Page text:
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# Balanced Chess, or Temporary Marsellais Chess

Marsellais Chess is a variant of Chess in which each player makes two moves per turn. A player loses his second move for a given turn if he checks the King on his first move on that turn. A further variant, Balanced Marsellais Chess, gives White only one move on his first turn.

This provides a close balance between the two players, but having two moves per turn results in a game quite a bit different from ordinary Chess.

One way to provide a game with a precise balance between the two sides might be to start with Balanced Marsellais Chess and make a few more changes:

• White first makes one move on his turn.
• Thereafter, players make two moves with two different men on each turn, as long as neither player gives check.
• The King can not be moved so that it is temporarily within check between the two moves of one's turn.
• A player may only make one capture on his turn; if the capture is made on the first move of his turn, that turn consists of only one move.
• A player may only give check on the first move of his turn, which not only becomes the only move of his turn, but which also means that in all subsequent turns, both players now only make one move per turn as in normal Chess.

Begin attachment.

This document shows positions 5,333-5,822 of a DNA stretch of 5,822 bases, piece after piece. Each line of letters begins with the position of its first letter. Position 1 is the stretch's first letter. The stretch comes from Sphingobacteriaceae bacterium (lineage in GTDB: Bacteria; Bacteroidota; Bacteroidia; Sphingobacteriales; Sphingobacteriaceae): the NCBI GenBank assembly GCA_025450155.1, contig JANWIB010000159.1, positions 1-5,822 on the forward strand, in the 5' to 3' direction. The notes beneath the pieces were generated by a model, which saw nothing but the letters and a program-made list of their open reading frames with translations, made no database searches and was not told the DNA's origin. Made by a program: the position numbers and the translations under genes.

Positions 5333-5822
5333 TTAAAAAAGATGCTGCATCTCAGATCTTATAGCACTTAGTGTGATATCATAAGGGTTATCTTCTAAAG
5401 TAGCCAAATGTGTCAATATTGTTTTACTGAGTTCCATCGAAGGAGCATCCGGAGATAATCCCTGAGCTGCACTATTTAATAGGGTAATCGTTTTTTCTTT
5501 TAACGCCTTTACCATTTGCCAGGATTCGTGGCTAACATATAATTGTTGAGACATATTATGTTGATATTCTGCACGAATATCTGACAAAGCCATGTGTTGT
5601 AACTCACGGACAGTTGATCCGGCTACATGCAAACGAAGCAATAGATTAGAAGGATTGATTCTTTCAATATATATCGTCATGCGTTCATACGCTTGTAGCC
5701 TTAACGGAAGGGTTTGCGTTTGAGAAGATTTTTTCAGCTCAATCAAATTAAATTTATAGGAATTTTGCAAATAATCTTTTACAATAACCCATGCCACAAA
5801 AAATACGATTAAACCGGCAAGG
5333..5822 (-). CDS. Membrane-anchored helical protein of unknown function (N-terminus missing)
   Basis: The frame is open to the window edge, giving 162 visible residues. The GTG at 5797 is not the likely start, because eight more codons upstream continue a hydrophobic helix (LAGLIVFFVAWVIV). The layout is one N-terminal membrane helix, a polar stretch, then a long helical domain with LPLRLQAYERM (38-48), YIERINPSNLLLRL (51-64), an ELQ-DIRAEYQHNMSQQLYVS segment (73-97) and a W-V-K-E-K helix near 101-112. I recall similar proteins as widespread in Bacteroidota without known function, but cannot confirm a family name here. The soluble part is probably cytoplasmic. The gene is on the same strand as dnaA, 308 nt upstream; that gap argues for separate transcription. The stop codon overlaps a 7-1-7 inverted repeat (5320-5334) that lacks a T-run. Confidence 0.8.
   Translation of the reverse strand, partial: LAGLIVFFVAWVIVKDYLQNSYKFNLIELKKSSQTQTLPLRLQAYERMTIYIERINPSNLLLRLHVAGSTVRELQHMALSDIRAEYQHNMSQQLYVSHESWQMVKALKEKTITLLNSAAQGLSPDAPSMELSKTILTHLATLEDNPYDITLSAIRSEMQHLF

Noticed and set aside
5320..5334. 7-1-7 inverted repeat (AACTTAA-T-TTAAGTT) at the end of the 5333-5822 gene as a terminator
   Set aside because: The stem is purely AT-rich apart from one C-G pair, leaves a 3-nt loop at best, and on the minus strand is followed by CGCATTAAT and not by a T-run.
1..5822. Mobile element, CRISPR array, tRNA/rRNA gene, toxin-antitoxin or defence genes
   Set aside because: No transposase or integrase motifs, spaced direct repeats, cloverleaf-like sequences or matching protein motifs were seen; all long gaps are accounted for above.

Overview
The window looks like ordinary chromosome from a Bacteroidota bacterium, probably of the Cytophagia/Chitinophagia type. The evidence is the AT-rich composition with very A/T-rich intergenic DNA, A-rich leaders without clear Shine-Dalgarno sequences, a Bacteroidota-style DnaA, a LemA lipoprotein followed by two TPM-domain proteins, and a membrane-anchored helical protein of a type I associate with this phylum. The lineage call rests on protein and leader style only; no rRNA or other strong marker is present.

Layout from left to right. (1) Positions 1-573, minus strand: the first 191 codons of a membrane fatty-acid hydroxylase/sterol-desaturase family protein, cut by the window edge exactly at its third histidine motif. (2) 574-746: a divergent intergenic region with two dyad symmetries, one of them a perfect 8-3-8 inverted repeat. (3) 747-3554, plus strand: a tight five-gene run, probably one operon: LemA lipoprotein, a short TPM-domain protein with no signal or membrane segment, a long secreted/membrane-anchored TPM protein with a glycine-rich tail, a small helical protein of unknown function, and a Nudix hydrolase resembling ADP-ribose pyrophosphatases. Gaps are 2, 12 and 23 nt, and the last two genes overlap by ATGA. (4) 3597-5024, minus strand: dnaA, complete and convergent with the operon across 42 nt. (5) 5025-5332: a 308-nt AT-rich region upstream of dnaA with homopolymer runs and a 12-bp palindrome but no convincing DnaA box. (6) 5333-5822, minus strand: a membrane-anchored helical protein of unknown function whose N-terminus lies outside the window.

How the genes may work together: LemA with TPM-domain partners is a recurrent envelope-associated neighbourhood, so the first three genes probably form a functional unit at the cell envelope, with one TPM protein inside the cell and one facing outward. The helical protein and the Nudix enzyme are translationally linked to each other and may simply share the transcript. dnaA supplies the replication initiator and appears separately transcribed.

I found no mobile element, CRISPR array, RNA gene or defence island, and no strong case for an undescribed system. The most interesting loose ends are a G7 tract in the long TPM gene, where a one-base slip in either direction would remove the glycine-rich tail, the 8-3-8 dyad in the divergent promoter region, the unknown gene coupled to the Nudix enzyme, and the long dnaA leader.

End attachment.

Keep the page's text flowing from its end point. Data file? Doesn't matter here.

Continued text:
• Victory is by checkmate, stalemate, or bare King.

The idea is to both eliminate the large margin of insufficient material which produces draws, but also to precisely equalize the initiative of both players through an initial phase of two moves per turn, but one which can be ended equally well by either player, so that instead of the game remaining, until the end, a game of two moves per turn, different from regular Chess, it is Chess made symmetrical through having only an initial portion of the game differ in that significant respect from regular Chess.

Retaining existing endgame theory, by making stalemate inferior to checkmate, might still be desirable, but rather than the system noted above, where 100 points are given for the game, one that gives more credit for bare King would be appropriate:

• 10/0 for forcing checkmate;
• 9/1 for forcing stalemate;
• 8/2 for baring the opponent's King

rather than even, say, 10/0 for checkmate, 8/2 for stalemate, and 6/4 for bare King, so that instead of bare King being almost a draw, but with slight credit for one side, it is more than half as significant as a checkmate (the point differences between the sides being 10, 8, and 6, rather than 10, 6, and 2).

It may be, however, that the 10/0, 8/2, 6/4 system would also work, if the consequence was that bare King was the usual form of victory, but the extra points for forcing stalemate or forcing checkmate were a valuable bonus given to a player whose attack created a larger advantage.

Also, the condition that the two moves in a turn be made by different pieces is said to slow the game down; this condition was included because rather than regarding it as a bad thing, I regard it as helping to fulfill the goal of keeping the game as much like regular Chess as possible.

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